Challenge #2: Predict

This year, the MSR Mining Challenge prediction will involve predicting the code growth (in terms of raw source code lines) of each project that will occur between February 1st and April 30th, 2009 (both days included). Your job is predicting the change in size of code in terms of lines in source code files using all possible resources.

ProjectLines of source added from 2009/2/1 to 2009/4/30
epiphany 2,023
nautilus 3,112
evolution 720

Participation is as follows:

  1. Pick a team name, e.g., WICKED WARTHOGS.
  2. Come up with predictions for code growth based on some criteria or prediction model. A very simple model, for instance, would be the amount of growth in the past three months.
  3. Annotate the corresponding files with your predictions

The prediction is on a per project basis. Thus for each project in projects.txt, you need to predict the growth in number of source code lines. Your submission should be a text file with each line containing a project name followed by the change in number of source lines as in challengeexample.txt.

Each submission will be scored in the following way. For each project, the difference between the submitted growth and the actual growth will be calculated and then normalized by the size of the project as of February 1st. Thus, if zenity is 2000 lines on February 1st and 2500 lines on April 30th and your prediction is 300 lines, then the value would be (300 - 500) / 2000, or -0.1. The score for each submission is the sum of the squares of these values across all of the projects. A perfect prediction submission would have a score of 0. Lower scores indicate better predictions than higher scores. Using sums of squares rather than simple sums rewards predictions that are more consistent in their accuracy.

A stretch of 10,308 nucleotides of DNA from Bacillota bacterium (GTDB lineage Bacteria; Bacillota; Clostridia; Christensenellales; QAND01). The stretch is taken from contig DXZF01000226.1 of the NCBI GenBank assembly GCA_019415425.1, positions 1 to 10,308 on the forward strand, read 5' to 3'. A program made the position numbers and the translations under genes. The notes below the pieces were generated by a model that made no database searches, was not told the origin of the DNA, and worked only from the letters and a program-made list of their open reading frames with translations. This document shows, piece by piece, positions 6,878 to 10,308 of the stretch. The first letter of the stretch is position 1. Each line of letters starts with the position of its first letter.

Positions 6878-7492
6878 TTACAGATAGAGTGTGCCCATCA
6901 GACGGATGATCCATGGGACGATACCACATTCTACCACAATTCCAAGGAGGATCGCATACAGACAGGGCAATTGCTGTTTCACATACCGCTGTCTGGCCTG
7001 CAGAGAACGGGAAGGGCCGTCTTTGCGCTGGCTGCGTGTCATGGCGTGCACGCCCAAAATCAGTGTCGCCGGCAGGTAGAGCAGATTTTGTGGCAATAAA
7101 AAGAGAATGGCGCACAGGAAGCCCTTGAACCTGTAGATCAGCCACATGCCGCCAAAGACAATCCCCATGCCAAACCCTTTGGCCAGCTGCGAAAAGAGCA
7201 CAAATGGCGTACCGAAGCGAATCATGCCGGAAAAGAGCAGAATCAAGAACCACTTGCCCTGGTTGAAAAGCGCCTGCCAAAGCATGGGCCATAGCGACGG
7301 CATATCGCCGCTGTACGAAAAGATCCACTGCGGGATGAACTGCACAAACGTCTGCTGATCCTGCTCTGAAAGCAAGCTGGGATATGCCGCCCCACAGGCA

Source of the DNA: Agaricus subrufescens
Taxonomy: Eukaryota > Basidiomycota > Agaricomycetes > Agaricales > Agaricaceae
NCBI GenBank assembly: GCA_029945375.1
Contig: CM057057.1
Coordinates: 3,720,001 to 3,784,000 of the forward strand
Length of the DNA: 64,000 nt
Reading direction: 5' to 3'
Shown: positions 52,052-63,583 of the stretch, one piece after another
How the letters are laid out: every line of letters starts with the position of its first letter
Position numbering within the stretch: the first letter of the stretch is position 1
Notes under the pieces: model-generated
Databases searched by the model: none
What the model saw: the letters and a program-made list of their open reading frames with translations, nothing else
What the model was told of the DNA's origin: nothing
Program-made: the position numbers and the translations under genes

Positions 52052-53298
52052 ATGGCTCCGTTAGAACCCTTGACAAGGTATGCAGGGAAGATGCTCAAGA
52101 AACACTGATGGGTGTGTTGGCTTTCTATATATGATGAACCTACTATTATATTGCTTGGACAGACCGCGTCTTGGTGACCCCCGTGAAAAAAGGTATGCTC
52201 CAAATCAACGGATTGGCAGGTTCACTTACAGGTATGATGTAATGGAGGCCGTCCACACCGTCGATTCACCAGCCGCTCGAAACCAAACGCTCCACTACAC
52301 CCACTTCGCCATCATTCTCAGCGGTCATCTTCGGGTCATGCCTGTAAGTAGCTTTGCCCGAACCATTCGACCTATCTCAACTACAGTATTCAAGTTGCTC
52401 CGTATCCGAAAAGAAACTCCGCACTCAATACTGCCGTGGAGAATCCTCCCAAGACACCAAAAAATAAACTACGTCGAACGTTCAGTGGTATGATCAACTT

Obviously, the team with the best predictions will win. However, to increase the competition, we will organize a set of "benchmark" predictions.

Code Growth Prediction

The predictions for code growth should be made at the project level. We will only examine source code (not makefile's, readme's, documentation, etc.) contained in each project repository as it exists at 12:01 a.m. on February 1st and 11:59 p.m. on April 30th, 2008. Source code files are determined by extension (as defined below) and all lines in a source file will be counted regardless of their content. For the challenge we will consider selected projects within the core GNOME desktop suite. A complete list of the projects is in the file projects.txt. We will provide the tool for officially counting raw source lines in the near future.

To calculate source code lines for a project, only include the source files that reside in the trunk of the repository (some .c files, for example, may be generated during the configure or make stages and we do not include those). Do not include files from the branches or tags directories of the repository. We define source code files as those with the extensions c, cc, cpp, cs, glade, h, java, pl, py, and tcl. In addition, any file that has one of those extensions followed by .in or .template are also considered source files. A simple way to calculate the number of source lines is to execute the following command at the root of the tree

find . -regextype posix-extended -type f -regex ".*\.(c|cc|cpp|cs|glade|h|java|pl|py|tcl)(\.template|\.in)?$" | xargs wc -l | tail -n 1

Frequently Asked Questions

Important Dates

Previous Challenges